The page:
EAST WAREHAM, Mass., Jan. 19 /PRNewswire/ — A new research review and study examines how cranberry’s unique flavonoid compounds — which act as potent antioxidants — have been further linked to potential anti-cancer properties. Led by Dr. Catherine C. Neto of the University of Massachusetts Dartmouth and funded in part by the Cranberry Institute and the Wisconsin Cranberry Board, this review is the first to examine the effects of cranberry polyphenols on human cancer cells, in order to further explore cranberry’s potential role in cancer prevention. The review was published in the current edition of The Journal of Nutrition and presented as a part of the International Research Conference on Food, Nutrition, and Cancer, hosted by the American Institute of Cancer Research in Washington, D.C. in July 2006.
The review explores the existing research and recent findings on the anti-cancer properties of the cranberry, and its diverse phytochemical profile that likely plays a role in cancer prevention. Cranberries’ high antioxidant content is one of the many factors that work synergistically to create observed anti-tumor activities. “The results from in vitro studies using a variety of tumor models show that the polyphenol extracts from cranberry inhibit the growth and spread of breast, colon, prostate, lung, and other tumors,” said Dr. Neto.
“This review is so significant because it adds to the growing body of evidence of both the proven and emerging health benefits of the cranberry,” said Martin Starr, PhD, science advisor to the Cranberry Institute.
The cranberry has long been recognized for its potential health benefits, from prevention of urinary tract infections and gum disease via a unique anti-adhesion mechanism, to its high level of antioxidants, which may also provide protection from cardiovascular disease. These new findings reinforce earlier research on cranberry’s anti-cancer benefits and show promise that cranberry may limit processes involved in tumor development and growth in human patients.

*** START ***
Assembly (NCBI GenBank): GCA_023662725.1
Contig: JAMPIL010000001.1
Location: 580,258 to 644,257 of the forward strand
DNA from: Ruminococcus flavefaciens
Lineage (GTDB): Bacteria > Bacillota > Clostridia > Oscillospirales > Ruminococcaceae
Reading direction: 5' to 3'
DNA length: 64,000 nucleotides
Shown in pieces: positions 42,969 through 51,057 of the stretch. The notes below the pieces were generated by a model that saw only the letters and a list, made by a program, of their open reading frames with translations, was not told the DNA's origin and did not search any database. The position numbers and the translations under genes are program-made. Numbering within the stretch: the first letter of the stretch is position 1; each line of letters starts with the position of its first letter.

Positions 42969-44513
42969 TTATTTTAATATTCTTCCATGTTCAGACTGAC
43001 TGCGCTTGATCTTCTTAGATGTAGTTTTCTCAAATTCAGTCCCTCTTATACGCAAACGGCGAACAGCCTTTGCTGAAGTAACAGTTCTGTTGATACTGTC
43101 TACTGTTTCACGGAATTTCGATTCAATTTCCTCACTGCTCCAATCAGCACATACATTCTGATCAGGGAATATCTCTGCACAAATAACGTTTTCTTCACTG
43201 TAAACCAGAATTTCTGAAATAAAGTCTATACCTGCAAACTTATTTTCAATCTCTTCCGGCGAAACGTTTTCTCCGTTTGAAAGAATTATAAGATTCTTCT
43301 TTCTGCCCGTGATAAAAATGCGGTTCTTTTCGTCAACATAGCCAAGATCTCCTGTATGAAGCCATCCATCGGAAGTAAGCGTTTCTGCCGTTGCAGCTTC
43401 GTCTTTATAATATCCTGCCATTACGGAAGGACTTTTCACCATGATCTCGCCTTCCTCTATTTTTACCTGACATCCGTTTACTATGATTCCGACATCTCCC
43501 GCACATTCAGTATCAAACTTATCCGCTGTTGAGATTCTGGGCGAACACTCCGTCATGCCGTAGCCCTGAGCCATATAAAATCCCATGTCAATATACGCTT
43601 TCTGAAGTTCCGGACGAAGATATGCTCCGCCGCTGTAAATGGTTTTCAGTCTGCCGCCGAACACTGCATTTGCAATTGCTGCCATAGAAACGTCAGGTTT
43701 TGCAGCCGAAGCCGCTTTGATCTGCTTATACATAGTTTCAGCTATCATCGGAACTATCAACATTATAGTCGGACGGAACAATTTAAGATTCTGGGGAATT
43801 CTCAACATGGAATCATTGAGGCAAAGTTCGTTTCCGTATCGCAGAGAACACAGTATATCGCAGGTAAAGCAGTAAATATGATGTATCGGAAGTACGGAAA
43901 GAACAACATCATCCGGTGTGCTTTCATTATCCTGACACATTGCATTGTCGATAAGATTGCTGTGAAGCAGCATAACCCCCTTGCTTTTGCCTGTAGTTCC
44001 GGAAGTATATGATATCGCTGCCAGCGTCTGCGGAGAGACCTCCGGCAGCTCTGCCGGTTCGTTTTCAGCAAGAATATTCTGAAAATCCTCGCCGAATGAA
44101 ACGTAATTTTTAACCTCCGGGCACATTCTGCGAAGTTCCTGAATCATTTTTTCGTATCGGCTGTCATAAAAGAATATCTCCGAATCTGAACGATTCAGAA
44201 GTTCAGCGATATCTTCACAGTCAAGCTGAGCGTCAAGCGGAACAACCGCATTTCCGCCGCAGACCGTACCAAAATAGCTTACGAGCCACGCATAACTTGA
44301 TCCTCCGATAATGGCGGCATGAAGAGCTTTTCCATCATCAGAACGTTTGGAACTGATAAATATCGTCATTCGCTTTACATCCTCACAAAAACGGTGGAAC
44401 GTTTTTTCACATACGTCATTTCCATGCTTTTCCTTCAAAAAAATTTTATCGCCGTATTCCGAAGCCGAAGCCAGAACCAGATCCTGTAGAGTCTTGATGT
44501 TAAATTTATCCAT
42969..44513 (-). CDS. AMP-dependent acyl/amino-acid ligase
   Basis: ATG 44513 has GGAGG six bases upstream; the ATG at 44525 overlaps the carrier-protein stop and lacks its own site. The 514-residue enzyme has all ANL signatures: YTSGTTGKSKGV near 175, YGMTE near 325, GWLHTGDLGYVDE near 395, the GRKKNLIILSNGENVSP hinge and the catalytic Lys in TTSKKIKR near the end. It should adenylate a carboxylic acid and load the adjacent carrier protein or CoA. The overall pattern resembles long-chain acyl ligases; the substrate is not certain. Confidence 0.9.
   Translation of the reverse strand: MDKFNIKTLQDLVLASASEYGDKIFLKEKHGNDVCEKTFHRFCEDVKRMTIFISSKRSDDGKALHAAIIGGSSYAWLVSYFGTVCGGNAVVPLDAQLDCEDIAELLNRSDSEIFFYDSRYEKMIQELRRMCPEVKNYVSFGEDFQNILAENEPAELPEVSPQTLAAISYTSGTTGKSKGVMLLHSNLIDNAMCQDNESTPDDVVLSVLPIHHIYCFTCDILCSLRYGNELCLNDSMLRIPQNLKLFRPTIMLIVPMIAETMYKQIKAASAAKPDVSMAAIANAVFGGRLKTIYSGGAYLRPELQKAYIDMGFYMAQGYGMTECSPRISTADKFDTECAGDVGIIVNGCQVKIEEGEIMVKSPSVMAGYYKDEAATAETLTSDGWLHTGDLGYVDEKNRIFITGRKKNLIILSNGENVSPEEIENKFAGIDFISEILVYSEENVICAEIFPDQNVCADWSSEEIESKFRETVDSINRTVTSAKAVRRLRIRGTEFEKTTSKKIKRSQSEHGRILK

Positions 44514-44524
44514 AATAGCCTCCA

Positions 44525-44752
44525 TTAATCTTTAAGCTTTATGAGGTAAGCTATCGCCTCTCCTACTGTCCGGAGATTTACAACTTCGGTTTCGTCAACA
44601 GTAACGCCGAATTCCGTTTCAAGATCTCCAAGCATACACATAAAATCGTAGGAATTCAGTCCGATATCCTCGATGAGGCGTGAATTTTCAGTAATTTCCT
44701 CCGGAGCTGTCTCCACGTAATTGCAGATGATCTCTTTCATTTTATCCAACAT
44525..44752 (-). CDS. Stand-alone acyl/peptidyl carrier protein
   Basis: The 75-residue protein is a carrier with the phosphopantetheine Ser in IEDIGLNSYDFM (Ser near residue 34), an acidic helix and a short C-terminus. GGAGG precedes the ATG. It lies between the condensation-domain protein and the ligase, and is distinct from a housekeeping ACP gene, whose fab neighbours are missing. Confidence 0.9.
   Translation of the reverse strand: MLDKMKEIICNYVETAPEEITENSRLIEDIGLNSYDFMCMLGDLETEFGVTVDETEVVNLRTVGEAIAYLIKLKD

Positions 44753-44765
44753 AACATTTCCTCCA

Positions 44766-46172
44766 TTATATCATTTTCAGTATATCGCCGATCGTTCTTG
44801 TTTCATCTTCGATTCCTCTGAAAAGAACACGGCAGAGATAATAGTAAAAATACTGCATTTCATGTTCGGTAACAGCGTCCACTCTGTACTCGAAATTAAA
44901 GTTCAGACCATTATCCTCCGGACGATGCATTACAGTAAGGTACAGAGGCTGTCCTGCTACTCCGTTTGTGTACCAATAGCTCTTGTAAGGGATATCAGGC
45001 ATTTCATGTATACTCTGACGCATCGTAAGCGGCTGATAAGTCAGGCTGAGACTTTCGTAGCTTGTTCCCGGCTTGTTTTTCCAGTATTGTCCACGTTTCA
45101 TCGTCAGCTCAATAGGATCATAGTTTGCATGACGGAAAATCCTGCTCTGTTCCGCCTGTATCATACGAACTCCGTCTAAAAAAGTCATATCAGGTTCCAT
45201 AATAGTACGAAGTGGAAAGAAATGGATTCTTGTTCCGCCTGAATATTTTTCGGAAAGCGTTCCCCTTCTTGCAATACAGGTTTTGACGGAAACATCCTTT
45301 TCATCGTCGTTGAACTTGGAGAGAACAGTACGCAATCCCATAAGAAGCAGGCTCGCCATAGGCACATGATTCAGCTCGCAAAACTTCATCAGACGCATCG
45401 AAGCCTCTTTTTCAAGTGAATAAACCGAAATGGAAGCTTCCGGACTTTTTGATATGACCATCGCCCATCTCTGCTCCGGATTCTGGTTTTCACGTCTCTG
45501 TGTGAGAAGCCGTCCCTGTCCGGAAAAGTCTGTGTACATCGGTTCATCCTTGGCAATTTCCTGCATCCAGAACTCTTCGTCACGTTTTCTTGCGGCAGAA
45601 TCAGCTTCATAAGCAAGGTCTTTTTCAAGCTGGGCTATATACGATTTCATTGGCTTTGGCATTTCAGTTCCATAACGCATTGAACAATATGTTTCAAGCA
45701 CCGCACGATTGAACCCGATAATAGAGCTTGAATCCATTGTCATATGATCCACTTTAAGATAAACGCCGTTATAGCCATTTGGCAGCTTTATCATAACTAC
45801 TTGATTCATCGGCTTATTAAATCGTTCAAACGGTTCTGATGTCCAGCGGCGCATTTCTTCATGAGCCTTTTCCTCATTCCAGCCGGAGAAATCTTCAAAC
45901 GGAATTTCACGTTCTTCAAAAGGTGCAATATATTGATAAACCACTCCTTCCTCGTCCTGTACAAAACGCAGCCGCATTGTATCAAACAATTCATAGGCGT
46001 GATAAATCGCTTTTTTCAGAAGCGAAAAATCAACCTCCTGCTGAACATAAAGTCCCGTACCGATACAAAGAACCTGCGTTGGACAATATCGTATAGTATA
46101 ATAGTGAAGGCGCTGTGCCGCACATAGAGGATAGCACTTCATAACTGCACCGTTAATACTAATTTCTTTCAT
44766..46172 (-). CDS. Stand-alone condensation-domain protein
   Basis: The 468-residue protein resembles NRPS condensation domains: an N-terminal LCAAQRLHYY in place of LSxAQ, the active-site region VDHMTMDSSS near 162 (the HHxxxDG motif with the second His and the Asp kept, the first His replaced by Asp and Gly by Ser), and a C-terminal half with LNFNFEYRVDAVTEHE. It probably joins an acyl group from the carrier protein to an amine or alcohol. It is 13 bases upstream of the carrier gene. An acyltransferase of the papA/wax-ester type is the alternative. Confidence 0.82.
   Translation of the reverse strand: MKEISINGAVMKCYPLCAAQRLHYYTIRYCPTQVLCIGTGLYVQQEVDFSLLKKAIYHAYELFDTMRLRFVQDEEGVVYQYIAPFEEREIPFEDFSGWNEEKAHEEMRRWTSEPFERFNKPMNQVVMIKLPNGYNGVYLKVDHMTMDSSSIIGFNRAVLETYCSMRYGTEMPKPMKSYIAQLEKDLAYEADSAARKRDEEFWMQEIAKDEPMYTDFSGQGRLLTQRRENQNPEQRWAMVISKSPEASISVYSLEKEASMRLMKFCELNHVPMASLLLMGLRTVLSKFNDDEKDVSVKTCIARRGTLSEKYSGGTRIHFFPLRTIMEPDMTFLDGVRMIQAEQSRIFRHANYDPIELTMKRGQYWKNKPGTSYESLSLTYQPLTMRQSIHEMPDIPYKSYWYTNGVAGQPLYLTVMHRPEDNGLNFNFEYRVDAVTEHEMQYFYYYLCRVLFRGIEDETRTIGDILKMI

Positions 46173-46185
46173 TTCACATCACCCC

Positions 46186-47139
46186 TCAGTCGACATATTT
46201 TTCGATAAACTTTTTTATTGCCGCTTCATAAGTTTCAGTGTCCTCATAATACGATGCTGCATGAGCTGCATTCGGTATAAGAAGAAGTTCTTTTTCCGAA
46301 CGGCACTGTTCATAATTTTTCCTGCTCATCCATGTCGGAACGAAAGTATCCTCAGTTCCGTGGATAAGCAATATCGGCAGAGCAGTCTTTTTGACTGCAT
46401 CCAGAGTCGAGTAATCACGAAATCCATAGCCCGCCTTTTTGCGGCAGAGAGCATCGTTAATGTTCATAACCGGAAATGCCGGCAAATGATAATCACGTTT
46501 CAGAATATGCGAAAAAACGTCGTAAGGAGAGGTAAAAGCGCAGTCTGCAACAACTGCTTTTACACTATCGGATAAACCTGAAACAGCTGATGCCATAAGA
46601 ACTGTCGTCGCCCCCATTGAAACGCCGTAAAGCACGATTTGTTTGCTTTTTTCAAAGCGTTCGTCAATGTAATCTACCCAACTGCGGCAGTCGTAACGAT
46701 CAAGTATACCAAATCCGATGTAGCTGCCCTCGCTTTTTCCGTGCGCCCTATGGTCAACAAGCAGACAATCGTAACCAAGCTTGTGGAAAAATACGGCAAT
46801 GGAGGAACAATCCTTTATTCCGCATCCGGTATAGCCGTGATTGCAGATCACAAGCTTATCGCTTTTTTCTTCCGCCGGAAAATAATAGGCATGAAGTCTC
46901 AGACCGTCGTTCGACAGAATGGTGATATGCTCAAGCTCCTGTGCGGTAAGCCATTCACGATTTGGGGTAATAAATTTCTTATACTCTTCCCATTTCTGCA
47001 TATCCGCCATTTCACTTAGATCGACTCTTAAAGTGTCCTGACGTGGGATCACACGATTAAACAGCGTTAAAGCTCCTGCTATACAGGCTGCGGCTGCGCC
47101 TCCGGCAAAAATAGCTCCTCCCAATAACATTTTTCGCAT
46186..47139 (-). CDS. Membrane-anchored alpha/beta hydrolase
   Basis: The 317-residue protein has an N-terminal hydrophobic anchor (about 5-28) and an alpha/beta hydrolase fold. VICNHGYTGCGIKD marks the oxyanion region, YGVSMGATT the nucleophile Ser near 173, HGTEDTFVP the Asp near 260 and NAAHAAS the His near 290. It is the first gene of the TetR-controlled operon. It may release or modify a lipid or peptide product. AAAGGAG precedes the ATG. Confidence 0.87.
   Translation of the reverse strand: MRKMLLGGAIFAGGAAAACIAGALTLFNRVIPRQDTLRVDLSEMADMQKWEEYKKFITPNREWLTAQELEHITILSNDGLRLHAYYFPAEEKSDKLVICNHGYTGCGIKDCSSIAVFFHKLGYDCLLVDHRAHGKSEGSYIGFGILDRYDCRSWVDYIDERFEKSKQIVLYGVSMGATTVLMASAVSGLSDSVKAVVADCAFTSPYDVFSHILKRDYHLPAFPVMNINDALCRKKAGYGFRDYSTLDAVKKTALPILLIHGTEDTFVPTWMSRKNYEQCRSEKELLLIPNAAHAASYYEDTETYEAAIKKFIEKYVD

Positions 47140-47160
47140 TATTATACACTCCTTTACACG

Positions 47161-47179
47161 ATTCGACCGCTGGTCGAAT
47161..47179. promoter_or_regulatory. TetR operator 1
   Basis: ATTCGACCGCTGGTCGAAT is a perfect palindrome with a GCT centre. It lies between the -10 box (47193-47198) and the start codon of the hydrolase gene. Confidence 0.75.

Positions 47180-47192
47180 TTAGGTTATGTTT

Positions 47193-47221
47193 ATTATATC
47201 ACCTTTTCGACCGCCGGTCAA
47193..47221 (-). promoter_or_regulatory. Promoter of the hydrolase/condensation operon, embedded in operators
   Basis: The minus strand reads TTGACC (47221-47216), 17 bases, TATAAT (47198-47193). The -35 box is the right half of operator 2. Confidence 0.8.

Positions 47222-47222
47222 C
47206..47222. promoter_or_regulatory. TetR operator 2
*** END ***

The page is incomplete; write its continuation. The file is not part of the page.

In a recent study published in the Journal of Agriculture and Food Chemistry, researchers at the University of California, Los Angeles tested the extracts of six berries, including cranberry, against human tumor cell lines in cell cultures. Cranberry extract was shown to be effective in slowing cancer cell growth, a protective benefit that increased with the amount of extract added.
The evidence is compelling, especially for consumers looking to add healthier foods to their diet. “It’s easy for consumers to add functional foods such as cranberries in their diet by eating dried cranberries as a snack or drinking a glass of cranberry juice once a day. And, apart from helping maintain wellness, cranberries taste great,” said Jere Downing, Executive Director of the Cranberry Institute.
About the Cranberry Institute:
The Cranberry Institute is dedicated to supporting research and increasing awareness about the many health benefits of the cranberry. For more information, visit www.cranberryinstitute.org .
About the Wisconsin Cranberry Board, Inc:
The Wisconsin Cranberry Board, Inc. administers the state’s cranberry marketing order. Under the order growers are assessed 10 cents per barrel of fruit sold. Proceeds are used to fund research, education and promotion programs for the industry. For more information, visit www.wiscran.org.